India’s attention should be on China’s increasing investments in its technology sector. The consequences for India’s citizens, companies, and the tech ecosystem are plenty.
On Sunday, many Indian citizens, for the first time, woke up to the grim reality of growing Chinese investments in the country. Media reports surfaced about the People’s Bank of China (PBoC) raising its stake in one of the largest private banks in India, HDFC, from 0.8 per cent to more than 1 per cent.
There is no law that prohibits investments by China’s central bank in any Indian entity. Also, given the investment was a secondary market transaction, there was no role of the HDFC in the whole process. Given that the PBoC stake exceeded the 1 per cent threshold, HDFC was required to disclose PBoC’s name in order to comply with the regulations.
To put things in perspective, a 1 per cent stake in HDFC amounts to 17.5 million shares, valued at around Rs 2,900 crore. Given HDFC’s share price has fallen from Rs 2,500 to Rs 1,500 due to the Covid-19 outbreak, PBoC saw this as an opportunity to raise its investment.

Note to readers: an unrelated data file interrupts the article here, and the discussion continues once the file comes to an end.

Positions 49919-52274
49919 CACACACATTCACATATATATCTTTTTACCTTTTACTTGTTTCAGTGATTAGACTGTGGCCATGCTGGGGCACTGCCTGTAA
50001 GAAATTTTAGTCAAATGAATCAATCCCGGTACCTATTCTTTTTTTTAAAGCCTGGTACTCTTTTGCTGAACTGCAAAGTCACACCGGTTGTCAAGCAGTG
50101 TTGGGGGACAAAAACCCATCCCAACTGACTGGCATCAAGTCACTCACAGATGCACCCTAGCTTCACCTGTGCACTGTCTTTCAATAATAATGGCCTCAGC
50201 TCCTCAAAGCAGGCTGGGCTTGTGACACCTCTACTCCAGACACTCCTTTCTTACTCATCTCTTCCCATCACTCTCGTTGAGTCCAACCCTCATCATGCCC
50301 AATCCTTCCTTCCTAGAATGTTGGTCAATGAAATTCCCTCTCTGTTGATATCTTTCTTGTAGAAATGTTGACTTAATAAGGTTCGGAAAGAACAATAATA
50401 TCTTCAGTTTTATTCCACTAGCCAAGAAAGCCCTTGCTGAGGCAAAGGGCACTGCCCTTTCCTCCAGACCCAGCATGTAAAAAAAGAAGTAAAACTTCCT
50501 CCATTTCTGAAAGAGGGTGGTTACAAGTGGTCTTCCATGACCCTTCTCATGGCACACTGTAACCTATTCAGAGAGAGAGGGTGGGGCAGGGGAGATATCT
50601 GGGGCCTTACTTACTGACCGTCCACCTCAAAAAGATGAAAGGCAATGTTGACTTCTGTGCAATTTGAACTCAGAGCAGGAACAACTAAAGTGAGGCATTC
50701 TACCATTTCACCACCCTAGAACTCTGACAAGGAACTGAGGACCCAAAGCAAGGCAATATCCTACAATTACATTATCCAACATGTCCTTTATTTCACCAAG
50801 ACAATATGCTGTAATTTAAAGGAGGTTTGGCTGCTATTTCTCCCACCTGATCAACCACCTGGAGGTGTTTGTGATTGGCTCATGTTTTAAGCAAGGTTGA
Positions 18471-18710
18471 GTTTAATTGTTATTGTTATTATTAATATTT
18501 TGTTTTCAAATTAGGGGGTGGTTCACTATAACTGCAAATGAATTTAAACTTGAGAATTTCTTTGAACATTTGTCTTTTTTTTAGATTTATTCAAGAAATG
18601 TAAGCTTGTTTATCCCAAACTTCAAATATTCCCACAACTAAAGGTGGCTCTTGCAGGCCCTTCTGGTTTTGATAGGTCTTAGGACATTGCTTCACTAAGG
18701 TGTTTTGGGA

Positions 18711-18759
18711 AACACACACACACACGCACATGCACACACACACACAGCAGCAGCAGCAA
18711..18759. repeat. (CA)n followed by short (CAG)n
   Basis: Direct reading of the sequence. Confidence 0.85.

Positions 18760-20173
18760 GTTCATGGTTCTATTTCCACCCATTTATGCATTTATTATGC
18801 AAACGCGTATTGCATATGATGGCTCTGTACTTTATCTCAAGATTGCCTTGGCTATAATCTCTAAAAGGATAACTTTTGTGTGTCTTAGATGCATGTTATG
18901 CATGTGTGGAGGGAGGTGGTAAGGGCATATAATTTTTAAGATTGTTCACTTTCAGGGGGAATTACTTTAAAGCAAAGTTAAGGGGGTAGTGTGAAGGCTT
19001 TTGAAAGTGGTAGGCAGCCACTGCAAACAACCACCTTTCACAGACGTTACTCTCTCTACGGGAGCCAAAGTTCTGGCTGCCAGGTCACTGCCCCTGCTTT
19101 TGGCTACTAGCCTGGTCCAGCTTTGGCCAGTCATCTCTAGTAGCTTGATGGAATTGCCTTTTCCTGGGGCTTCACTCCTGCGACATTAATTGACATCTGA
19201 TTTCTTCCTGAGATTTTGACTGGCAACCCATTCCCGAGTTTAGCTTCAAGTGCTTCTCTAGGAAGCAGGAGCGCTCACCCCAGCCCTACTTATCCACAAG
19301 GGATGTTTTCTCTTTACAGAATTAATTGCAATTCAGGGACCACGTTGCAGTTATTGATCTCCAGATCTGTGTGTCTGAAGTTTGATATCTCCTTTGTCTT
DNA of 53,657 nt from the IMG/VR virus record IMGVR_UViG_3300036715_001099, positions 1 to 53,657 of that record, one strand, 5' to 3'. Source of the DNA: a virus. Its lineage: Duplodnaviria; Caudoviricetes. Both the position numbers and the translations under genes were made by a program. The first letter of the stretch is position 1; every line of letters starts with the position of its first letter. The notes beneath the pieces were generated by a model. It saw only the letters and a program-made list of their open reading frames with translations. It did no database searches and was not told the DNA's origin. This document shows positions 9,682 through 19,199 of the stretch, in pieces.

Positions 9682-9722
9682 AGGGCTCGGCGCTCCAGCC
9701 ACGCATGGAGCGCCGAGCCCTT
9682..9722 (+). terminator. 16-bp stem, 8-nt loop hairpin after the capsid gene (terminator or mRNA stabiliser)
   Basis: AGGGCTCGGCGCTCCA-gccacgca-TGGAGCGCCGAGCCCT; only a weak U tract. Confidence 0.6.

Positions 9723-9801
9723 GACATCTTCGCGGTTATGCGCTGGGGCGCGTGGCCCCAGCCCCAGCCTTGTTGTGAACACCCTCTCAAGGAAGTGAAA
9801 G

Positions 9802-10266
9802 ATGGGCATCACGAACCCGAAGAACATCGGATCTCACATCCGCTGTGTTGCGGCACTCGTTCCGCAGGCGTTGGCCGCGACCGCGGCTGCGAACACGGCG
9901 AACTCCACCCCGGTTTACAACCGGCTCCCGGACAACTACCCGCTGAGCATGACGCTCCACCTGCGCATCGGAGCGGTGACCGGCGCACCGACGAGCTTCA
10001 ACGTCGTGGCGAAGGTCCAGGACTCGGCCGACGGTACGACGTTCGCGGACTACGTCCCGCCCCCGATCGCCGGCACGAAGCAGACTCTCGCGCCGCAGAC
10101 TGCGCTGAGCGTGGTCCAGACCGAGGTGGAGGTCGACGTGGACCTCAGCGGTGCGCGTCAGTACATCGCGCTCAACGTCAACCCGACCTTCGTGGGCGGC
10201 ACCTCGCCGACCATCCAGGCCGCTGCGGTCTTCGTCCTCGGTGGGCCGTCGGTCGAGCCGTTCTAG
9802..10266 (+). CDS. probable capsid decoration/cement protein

Assuming PBoC’s stake to be in the neighbourhood of $380 million at the current exchange rate, the investment is merely a drop in the ocean given PBoC holds more than $5.2 trillion worth of assets. Apart from the assets held by PBoC, many state and private firms of China have another $2 trillion worth of investments across the globe, according to the data compiled by the American Enterprise Institute.
Thus, much ado about nothing is being about the stake for if PBoC wanted to, it could have raised its investment further. Much of the apprehension stems from the debt-traps that China has become infamous for under their Belt and Road initiative. Fearing another such long-term objective, the people voiced their concerns online, though much of their fears were misplaced.
However, the misplaced fear is best directed towards China’s increasing investments in the technology sector in India, for they could be now in a position to cause much more damage by the data they have access to than a mere 1 per cent stake in a private bank.
According to the data compiled by the American Enterprise Institute, Chinese firms have significant stakes in Zomato, Swiggy, One97-the parent company of Paytm, BigBasket, Snapdeal, Paytm Mall and Ola.
In March 2017, Alibaba its stake in Snapdeal at the cost of $177 million. The objective of this investment was to take on Amazon’s growing clout in India and to tackle Flipkart, then a local leader in e-commerce. The next month, in April 2017, Tencent, $700 million in Flipkart. Tencent, globally, is one of the biggest competitors of Alibaba.